What was I thinking?

I was happily spinning up the black llama and was nearly finished it when I was struck by a memory. 

I hate knitting with black yarn. 

It is difficult to see what I am doing, I can’t read my knitting.  Why am I setting myself up for a project frought with frustration?  Maybe it’s my eyesight, maybe it’s the poor lighting of the spaces where I do most of my knitting these days [the bus and Skytrain].  So last Sunday, I decided on Plan B. 

Background: A while ago I purchased a couple skeins of commercially spun yarn that, from a distance, was a lovely green.  Up close, and peeling apart the three plies that the yarn consisted of, I discovered that the yarn was actually a black, grey and light green single; all working together to make a green yarn.  It was so clever and interesting for the eye.  I was determined to try it out for myself.

Plan B:
So, I quickly finished spinning up the 100 g “bump” of black llama and then started on a 100 g bump of grey cria alpaca that came from another local farm.  Thanks to the Eastern and Western Grey Cup Semi Finals [Canadian Football League] that were on television last Sunday, I had several hours of spinnning.  I was able to get two full bobbins of black llama and grey alpaca.  In my cluster of unfinished spinning projects, I had a full bobbin of green merino/tencel/nylon blend from Sweet Georgia Yarns.  I had spun it fine, and it took such a long time to fill one bobbin, I just never managed to get back to spinning up a second one for plying.  But this one was perfect.  For this Plan B, I needed thinly spun singles, and these three that I had on hand, was what I believed would do the trick.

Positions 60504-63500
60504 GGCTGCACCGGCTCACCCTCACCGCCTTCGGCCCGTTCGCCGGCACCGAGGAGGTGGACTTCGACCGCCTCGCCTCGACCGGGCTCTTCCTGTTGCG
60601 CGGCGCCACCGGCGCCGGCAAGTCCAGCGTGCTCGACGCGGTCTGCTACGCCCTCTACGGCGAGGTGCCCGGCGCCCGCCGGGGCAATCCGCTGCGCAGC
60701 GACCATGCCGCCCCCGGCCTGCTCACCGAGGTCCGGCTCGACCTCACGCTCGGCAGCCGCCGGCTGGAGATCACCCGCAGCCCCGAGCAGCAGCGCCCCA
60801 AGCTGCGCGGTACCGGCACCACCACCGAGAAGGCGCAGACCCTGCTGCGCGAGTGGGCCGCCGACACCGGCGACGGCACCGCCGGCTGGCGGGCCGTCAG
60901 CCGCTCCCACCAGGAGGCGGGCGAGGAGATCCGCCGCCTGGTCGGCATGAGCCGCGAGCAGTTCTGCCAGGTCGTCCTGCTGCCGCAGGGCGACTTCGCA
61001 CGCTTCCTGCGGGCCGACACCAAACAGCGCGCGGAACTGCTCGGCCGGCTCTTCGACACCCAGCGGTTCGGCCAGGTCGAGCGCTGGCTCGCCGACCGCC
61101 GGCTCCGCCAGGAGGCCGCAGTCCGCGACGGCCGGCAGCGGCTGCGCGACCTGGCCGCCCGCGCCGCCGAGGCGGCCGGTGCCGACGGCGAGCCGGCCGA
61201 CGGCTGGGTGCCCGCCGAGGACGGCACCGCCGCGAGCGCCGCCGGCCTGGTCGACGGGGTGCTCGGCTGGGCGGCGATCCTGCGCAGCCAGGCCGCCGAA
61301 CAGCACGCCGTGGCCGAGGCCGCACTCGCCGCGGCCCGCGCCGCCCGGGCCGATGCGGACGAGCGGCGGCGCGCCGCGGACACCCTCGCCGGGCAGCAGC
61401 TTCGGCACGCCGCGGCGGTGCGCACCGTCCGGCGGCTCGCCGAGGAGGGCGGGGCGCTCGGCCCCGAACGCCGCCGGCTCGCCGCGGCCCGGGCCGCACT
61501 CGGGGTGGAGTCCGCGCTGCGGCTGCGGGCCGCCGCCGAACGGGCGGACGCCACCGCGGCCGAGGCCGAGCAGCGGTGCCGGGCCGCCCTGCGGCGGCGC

So I plied the three together.  I have about 1/2 a bobbin filled, but have had to take a break from it due to a fantastically crazy work schedule this week that has me out of town, and away from my wheel.  I will finish it up this weekend — watching the Grey Cup Final, and take some photos so you can see there is method [and reasonably good results] to my madness.

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